Friday, October 10, 2008
Sanitizing Your Gardening Pots
As I sat in the optometrist's waiting room a week or so ago, I thumbed distractedly through the pages of an Organic Gardening magazine. I came across a very short article on container gardens and began to read through their provided checklist. Imagine my surprise when it was stressed that sanitizing your pots with bleach was a necessary way to prevent diseases from year to year. I should have taken down the issue number, but I didn't. A search on their website quickly yielded up another article recommending the same diluted bleach to clean your pots. Ugh.
Not only is bleach bad for your plants, bad for you, and bad for the environment, it's corrosive and will break down your pots over time. Now, to be fair, household bleach does not contribute to the greenhouse effect or harm the ozone layer. There are all kinds of arguments about how household bleach begins and ends as salt water, and that may be true (though watch carefully in these arguments for things like "90-95% of household bleach breaks down into salt and water." What happens to that other 5-10%?). HOWEVER, this is a chemical I don't even keep in my home for three reasons: Airius, Annie, and The Bean. Whether it begins and ends harmlessly, it is most definitely not harmless while it's sitting in that plastic bottle in your house.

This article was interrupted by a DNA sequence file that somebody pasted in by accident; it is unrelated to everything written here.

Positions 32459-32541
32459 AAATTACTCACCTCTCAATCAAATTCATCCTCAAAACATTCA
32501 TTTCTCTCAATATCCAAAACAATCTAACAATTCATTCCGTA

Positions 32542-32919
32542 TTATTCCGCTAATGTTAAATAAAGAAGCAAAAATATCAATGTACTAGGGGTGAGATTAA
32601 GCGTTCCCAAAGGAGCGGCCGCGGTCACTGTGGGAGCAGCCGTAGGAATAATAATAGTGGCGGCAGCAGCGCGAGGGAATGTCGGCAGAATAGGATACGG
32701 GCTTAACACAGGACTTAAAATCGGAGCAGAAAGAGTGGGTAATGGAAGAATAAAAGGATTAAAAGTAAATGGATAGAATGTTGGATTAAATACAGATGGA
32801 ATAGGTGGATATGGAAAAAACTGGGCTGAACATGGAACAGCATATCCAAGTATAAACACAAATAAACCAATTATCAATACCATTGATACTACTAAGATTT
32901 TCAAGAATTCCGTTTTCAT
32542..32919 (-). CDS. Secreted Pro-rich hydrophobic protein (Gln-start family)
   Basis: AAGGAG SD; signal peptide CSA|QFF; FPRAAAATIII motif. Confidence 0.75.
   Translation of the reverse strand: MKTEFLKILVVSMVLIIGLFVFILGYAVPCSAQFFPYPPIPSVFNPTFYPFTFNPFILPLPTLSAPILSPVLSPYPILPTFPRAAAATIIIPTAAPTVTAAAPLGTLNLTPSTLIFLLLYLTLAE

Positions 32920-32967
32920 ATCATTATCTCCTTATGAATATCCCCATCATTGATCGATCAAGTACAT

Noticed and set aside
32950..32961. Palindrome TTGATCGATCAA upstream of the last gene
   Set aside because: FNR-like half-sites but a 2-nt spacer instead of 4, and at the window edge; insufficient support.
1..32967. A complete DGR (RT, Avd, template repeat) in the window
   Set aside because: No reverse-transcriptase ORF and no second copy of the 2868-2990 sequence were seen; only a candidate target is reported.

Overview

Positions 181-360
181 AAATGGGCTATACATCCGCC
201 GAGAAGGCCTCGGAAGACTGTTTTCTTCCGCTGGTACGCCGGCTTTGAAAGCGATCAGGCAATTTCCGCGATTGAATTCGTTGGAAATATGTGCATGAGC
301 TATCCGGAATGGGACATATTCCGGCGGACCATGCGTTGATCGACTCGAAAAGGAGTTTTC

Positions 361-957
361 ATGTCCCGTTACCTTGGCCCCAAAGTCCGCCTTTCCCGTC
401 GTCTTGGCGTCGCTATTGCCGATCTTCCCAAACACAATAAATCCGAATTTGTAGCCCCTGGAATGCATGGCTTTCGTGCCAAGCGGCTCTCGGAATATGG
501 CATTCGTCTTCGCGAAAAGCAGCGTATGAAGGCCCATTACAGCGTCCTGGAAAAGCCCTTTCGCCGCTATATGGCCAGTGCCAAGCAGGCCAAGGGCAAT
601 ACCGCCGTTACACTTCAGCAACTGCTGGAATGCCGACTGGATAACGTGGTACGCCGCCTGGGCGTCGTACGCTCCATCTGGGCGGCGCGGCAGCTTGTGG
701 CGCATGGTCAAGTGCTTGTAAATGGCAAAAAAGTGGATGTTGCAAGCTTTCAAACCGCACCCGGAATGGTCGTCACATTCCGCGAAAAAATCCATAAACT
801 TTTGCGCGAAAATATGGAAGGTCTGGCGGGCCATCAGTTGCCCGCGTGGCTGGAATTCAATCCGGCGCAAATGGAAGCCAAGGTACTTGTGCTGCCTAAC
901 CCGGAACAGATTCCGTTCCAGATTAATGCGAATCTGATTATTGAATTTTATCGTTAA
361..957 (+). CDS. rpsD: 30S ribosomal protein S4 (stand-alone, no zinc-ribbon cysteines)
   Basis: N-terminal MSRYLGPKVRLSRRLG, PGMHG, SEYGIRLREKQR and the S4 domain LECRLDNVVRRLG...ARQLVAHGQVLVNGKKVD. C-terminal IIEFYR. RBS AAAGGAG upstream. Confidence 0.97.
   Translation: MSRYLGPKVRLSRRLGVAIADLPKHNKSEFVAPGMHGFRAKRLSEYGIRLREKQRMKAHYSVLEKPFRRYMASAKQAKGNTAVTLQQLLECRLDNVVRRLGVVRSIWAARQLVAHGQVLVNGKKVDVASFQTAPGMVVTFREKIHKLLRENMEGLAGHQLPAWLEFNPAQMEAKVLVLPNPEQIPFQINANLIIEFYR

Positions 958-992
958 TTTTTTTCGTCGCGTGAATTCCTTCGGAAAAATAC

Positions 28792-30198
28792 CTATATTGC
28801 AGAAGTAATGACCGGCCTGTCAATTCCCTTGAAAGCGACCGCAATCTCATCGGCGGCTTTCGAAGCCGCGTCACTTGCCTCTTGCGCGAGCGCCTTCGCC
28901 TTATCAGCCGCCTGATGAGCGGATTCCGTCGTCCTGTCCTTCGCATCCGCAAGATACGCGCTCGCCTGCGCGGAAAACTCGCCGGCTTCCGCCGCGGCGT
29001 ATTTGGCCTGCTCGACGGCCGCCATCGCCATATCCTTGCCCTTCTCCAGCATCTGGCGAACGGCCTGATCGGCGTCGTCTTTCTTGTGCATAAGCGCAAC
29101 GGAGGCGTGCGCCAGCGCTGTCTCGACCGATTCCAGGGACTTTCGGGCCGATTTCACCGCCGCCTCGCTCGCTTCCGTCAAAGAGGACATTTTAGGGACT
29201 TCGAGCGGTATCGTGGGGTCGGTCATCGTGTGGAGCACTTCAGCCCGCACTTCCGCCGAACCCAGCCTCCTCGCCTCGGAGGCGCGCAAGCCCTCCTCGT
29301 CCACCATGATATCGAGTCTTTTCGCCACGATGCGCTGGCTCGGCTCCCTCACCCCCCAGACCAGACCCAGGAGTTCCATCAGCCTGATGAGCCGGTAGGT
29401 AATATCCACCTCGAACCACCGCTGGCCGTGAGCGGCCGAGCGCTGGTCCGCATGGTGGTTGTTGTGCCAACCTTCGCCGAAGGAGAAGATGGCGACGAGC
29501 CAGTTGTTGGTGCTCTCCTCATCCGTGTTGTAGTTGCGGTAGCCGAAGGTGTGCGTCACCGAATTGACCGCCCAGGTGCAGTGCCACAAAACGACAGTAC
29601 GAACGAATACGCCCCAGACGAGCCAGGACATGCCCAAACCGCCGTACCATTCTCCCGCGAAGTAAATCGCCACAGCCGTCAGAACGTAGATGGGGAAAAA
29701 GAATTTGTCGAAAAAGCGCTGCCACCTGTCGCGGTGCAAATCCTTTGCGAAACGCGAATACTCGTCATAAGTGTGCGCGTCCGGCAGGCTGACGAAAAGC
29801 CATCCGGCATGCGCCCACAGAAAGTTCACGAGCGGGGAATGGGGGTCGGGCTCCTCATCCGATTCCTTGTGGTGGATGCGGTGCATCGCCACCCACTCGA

While I'd like to say that it's not necessary to disinfect your pots, that just isn't true. But I'll take my container veggies and herbs without the bleach residue, thank you very much. If you're like me, consider the following disinfecting/sanitizing options sans bleach:
1. When faced with anything calling for bleach, I first try that handy dandy standby: distilled white vinegar. Use a solution of half water, half white vinegar in your sink or other container and soak pots for an hour. This is what I use for all of my pots, especially plastic, but you can use it for glazed and terra cotta pots too. This is a good all purpose solution.
2. I have disinfected my terra cotta pots in the oven set on 220 degrees Farenheit for one hour. This will kill just about everything that might affect your plants. Obviously, this method is not best for large pots or plastic. It takes up a lot of time and oven space, and it uses precious energy too. I wonder if this can be done in a solar oven? Hmmmm... Please remember that, like any other crockery, the pots will be blazing hot when they come out of the oven!
Both of the above methods are effective and, in my view, safer than the use of bleach. Does anyone else have a garden pot sanitizing/disinfecting tip they'd like to share?